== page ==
Upregulation of protein synthesis initiation factor eIF-4E is an early event during colon carcinogenesis

Igor B. Rosenwald, Jane Jane Chen, Songtao Wang, Lou Savas, Irving M. London, James Pullman

Research output: Contribution to journalArticlepeer-review

163 Scopus citations


A general increase in protein synthesis and a specific increase in the synthesis of growth-promoting proteins are necessary for mitogenesis. Regulation of protein synthesis, as well as preferential translation of some mRNAs coding for growth promoting proteins (e.g. cyclin D1), involves the essential protein synthesis initiation factor eIF-4E. This factor is induced by various oncoproteins, and, when overexpressed, it can transform cultured cells. In this report we explore the roles of eIF-4E in human neoplastic disorders of the colon and in the regulation of general and specific protein synthesis. We find that elF-4E is increased in colon adenomas and carcinomas, and this increase is accompanied in most but not all cases by elevation of cyclin D1 levels. While general protein synthesis is increased by eIF-4E overexpression in cultured cells, only a small proportion of proteins is preferentially upregulated by eIF-4E, as revealed by two-dimensional gel electrophoresis. These results are consistent with the view that eIF-4E plays a role in carcinogenesis by increasing general protein synthesis and by preferentially upregulating a subset of putative growth promoting proteins. Our results, taken together with the recent findings that c-myc transcription is negatively regulated by APC and our earlier data on transcriptional activation of eIF-4E expression by c-Myc suggest that eIF-4E is a downstream target of the APC/β-catenin/Tcf-4 pathway, and is strongly involved in colon tumorigenesis.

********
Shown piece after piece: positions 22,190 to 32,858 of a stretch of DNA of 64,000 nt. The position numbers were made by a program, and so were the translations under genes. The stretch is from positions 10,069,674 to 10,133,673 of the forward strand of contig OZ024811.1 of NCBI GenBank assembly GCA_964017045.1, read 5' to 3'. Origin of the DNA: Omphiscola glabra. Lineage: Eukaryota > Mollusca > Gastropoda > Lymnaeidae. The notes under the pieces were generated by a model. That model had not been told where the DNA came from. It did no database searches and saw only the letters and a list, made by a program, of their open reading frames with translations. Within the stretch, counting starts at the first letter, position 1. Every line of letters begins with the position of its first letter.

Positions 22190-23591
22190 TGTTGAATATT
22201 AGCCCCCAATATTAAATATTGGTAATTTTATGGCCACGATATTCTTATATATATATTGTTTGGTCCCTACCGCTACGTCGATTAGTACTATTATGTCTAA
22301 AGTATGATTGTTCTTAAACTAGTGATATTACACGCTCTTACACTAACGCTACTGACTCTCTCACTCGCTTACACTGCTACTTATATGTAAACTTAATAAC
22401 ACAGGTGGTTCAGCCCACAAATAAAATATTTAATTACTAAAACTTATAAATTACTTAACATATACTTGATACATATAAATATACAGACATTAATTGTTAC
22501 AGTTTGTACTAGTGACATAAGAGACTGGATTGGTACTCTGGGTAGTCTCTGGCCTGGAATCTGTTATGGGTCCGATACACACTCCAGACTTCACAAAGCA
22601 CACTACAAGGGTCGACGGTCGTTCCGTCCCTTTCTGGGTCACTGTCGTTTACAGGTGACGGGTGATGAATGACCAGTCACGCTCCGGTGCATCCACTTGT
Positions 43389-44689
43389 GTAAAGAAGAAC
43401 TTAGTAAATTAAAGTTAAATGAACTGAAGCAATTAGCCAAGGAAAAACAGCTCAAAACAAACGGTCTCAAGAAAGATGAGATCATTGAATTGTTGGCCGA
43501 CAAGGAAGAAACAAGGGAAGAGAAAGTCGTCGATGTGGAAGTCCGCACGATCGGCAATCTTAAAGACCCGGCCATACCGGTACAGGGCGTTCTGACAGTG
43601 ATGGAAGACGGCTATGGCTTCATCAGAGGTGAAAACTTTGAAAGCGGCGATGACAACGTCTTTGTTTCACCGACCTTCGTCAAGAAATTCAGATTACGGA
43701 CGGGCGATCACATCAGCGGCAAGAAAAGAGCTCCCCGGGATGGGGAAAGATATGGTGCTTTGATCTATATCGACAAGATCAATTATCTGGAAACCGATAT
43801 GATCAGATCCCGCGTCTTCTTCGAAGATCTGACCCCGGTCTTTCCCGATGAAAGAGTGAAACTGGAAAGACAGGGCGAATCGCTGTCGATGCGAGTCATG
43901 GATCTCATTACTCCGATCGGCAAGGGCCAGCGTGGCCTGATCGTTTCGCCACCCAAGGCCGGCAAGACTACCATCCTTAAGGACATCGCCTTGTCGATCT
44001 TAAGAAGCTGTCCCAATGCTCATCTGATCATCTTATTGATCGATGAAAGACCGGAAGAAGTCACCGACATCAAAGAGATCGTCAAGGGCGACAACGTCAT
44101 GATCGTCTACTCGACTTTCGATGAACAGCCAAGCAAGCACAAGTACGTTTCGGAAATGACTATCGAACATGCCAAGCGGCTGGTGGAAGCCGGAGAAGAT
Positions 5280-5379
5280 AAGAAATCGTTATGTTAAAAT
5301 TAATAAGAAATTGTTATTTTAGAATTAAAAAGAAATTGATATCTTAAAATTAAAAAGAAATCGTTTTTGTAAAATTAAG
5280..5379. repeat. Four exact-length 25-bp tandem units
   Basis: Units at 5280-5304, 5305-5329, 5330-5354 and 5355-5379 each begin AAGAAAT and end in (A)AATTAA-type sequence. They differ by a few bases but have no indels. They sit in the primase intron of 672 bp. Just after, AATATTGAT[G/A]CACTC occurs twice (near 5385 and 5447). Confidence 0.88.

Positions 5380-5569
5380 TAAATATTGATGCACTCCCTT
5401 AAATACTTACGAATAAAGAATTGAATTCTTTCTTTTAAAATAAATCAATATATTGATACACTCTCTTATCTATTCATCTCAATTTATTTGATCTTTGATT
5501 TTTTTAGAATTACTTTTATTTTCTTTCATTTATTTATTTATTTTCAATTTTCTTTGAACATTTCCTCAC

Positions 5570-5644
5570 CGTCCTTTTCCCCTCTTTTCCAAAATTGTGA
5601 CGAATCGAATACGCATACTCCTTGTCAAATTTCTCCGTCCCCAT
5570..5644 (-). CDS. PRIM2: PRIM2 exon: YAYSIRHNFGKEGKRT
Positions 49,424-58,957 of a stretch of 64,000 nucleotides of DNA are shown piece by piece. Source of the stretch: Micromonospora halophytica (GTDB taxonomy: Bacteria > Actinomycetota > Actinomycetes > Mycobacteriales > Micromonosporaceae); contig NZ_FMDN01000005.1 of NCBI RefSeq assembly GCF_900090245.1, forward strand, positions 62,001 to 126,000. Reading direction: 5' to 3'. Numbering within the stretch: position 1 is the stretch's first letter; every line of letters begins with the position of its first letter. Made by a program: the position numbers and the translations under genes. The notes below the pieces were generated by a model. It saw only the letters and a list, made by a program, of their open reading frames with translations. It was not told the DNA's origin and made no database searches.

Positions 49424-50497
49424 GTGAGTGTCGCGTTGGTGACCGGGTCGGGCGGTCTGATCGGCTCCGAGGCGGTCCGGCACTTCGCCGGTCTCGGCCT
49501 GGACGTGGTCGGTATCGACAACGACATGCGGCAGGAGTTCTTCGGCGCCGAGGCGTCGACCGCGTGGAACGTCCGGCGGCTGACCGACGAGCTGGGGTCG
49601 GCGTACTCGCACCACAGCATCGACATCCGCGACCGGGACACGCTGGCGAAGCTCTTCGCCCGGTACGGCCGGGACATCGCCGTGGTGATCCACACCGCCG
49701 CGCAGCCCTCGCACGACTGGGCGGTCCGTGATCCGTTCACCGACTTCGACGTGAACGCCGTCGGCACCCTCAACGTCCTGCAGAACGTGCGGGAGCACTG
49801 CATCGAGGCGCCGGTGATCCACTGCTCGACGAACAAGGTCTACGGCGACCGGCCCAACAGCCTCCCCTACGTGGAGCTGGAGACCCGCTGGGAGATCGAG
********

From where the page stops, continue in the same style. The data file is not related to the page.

Original languageEnglish (US)
Pages (from-to)2507-2517
Number of pages11
Issue number15
StatePublished - Apr 15 1999
Externally publishedYes


  • Colon cancer
  • Cyclins
  • Protein synthesis
  • Transformation
  • Translation factors
  • eIF-4E

ASJC Scopus subject areas

  • Molecular Biology
  • Genetics
  • Cancer Research


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